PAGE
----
Nrtta, just body movement

Dasarupaka a referral text on theatre, explicitly puts, nrtya as pantomime, and Nrtta as dancing to rhythm.

Despite emerging from the same root words, Nrtta would mean body movements, while natya is the drama component, so nrtya would be a drama presented through the medium of movement, dance and mime.

Physical expressions are beautiful forms of expression. It is paradoxical in existenaces as it involves structured learning and practise but when it comes to actual implementation there are lot of interpretations that come to play.

Natyashastra describes the detailing of movement. Most people find it rather confusing when every form of classical dancing claims Natyashastra as its progenitor. How is this feasible when each form is different from the other?

The logic runs Natyashastra is text that provides a definition, for want of better word I shall call it a formula called  Shuddha, and to these local flavours add in, say in Kerala the musical accompaniment and movements would be full grandiose as it needs to stand out in the structure of the vibrancy of nature and fury of sea. While in the Tibetan dances earth colours dominate, with cymbals and wind instruments to carry the sound over the mountains. These musical changes bring out subtle modification in movement creating what is called as the Margi. Finally we have absolute folk, that is constantly re-inventing itself and that is called as the bahuchari. This explanation by the scholar Dr,Chudamani Nandagopal of the Guwhati museum makes a lot of sense.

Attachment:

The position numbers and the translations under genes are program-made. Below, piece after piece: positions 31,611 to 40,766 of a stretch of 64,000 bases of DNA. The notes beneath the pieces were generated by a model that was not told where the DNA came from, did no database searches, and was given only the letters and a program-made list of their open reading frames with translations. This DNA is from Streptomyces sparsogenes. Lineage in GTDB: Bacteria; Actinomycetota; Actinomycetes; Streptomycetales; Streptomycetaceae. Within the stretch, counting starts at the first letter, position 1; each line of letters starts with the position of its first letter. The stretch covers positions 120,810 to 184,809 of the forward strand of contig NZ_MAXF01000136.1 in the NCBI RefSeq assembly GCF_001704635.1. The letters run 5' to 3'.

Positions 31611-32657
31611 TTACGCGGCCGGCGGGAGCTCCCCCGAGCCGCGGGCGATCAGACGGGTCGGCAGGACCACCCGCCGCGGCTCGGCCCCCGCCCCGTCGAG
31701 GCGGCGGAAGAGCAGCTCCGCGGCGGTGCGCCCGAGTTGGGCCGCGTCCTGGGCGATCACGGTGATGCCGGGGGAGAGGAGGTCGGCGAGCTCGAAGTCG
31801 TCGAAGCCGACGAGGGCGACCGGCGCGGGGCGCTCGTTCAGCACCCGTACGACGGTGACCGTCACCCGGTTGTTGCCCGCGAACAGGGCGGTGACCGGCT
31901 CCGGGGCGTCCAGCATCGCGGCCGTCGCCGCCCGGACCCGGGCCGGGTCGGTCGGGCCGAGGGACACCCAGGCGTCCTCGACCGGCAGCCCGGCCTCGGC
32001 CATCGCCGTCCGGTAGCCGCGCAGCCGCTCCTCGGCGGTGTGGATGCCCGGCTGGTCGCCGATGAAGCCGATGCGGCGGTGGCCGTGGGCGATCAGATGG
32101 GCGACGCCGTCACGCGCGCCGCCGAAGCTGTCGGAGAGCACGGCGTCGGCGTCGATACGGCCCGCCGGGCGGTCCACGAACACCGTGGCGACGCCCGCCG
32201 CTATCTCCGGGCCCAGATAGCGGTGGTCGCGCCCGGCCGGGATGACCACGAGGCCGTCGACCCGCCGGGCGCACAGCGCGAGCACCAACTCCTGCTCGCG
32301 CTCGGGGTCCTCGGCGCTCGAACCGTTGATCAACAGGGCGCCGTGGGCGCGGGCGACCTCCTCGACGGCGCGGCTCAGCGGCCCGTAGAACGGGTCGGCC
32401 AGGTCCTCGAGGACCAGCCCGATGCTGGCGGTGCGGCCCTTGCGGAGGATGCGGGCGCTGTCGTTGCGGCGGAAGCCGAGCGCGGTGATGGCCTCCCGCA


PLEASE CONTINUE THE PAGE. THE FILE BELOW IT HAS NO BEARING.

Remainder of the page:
Though we have fallen to accept the  classification of the forms as Natyadharmi or the structured classical and Lokadharmi as the free flow folk.

In the context of a classical play we accost movement, in the form of Rangakramana or the usage of stage space. There is also the interpersonal spacing of the actors and finally the Angika abhinaya or expression through body movement.

The walk and stance of the actors are also prescribed to create the precise visual of the character presented.

The practise of this form calls for tremendous stamina and skill from a performer.

The guidance for this form of expression is largely drawn from texts like Natyashastra, Dasarupaka, abhinaya darpana, hastamuktavali, Bharatarnava, sahitya ratnakara, lasyaranjana, and others.

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savitri

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ImageThe breeze felt warm and shadows came alive, it was as if each shadow had a story to tell.